Thanksgiving sales hit a new record with a 21.5% year over year rise of $5.1 billion, according to Adobe Analytics data. The agency collects data on holiday sales from 80 of the top 100 U.S. online retailers.
The National Retail Federation estimated holiday sales to rise between 3.6% and 5.2% year over year, amounting to between $755.3 billion and $766.7 billion. Last year, they rose 4% to $729.1 billion, NRF said. On average, holiday sales have increased by 3.5% for the past five years.
Holiday sales in a pandemic
The pandemic may have hit the brick and mortar sales big time, but consumers have not stopped shopping. Adobe says half of the purchases done online were done through a smartphone.
Another interesting trend noticed was the retailers who offered curtsied pickups had a 31 percent shopping conversion rate.
Retailers have come up with new tricks out of the bag to keep shoppers glued to their virtual shopping cart. Starting in October, sales were announced to coincide with the Amazon Prime Day sales, and have continued onto Black Friday.
Adobe said that Black Friday and Cyber Monday sales together would chalk up the two largest online sales days in history. Black Friday sales are estimated to be around $10 billion, and online sales for the full holiday season will add up to $189 billion, says Adobe.
The pandemic has seen that Black Friday lines are a thing of the past. Retail shops and malls are wearing an empty look with more sales people lurking around than actual purchasers.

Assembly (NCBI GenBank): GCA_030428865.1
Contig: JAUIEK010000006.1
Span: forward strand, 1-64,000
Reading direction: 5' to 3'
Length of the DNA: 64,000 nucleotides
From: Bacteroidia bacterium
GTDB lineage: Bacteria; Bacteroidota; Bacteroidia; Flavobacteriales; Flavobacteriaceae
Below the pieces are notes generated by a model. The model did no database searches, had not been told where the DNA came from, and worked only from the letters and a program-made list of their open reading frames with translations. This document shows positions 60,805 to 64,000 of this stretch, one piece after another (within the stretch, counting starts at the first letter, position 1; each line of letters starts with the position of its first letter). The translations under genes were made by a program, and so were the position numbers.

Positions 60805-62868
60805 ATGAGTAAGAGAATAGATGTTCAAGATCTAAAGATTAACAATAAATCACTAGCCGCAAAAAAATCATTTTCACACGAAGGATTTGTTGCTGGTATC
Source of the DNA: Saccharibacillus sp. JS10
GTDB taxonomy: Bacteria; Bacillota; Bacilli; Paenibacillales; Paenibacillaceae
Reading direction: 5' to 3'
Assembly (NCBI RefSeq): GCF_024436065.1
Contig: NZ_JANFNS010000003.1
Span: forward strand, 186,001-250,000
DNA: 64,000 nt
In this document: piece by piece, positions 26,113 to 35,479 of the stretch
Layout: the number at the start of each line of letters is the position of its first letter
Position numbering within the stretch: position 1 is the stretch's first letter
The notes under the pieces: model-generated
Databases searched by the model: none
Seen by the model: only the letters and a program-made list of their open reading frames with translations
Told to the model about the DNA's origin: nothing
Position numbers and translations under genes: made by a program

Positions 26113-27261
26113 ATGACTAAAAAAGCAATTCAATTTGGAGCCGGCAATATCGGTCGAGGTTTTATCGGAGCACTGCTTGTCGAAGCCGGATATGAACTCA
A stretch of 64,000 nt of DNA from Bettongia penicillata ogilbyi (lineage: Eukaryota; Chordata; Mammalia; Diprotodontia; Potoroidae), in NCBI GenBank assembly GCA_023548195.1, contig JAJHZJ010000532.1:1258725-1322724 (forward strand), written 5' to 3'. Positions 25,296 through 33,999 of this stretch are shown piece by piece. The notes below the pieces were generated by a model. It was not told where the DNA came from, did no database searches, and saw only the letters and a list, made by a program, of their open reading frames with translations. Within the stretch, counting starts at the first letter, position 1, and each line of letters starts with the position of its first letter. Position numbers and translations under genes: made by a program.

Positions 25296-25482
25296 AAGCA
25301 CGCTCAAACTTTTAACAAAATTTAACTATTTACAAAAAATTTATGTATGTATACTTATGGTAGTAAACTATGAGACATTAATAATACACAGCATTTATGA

“This is really happening … there are not huge lines wrapped around buildings. Consumers have adapted very quickly,” said Coresight Research founder and CEO Deborah Weinswig.
“Walmart had no holiday decor, no Christmas music … you wouldn’t have known it was Black Friday,” she added about one store she visited.
People have posted pictures of empty stores and malls on their Twitter handles.
There were a few people spotted lined outside some specialty apparel stores like Victoria’s Secret and Lululemon.
According to the NDP group, items, including sweatshirts and sweatpants, are expected to account for 31% of total U.S. apparel spending this holiday season. It seems as people are forced to spend a significant part of their time at home, they are opting for relaxed and leisurewear.
Shifting consumer demand has made inventory planning a difficult task. Companies are stocking based on real-time data, and the shift is now towards home goods rather than apparel.
The rising number of coronavirus cases in the United States has forced the government to come up with advisories asking people to stay away from crowded places. The Centers for Disease Control and Prevention classified shopping in crowded areas as a “higher risk activity” that helps spread Covid-19.
Interesting facts about the spending pattern this Black Friday:
- Nine percent of online sales have come from brand new customers who are online shopping for the first time.
- According to Taylor Schreiner, director of Adobe Digital Insights, these consumers “tended to skew older and hailed from rural parts of the country”.
- Chess boards were particularly popular, thanks to the hit Netflix mini-series The Queen’s Gambit, as was the PlayStation 5, which is in short supply.
- The new way of shopping is surely going to hit clothing chains, department stores, and other physical shops. Such shops saw a downturn of 31 percent customers compared to last year.
- Retail chains that have a strong digital presence saw a huge draw of online consumers. Digital sales at Amazon jumped 65 percent from 2019, Edison Trends figures showed. At Walmart and Target, they rose 167 percent and 80 percent, respectively.
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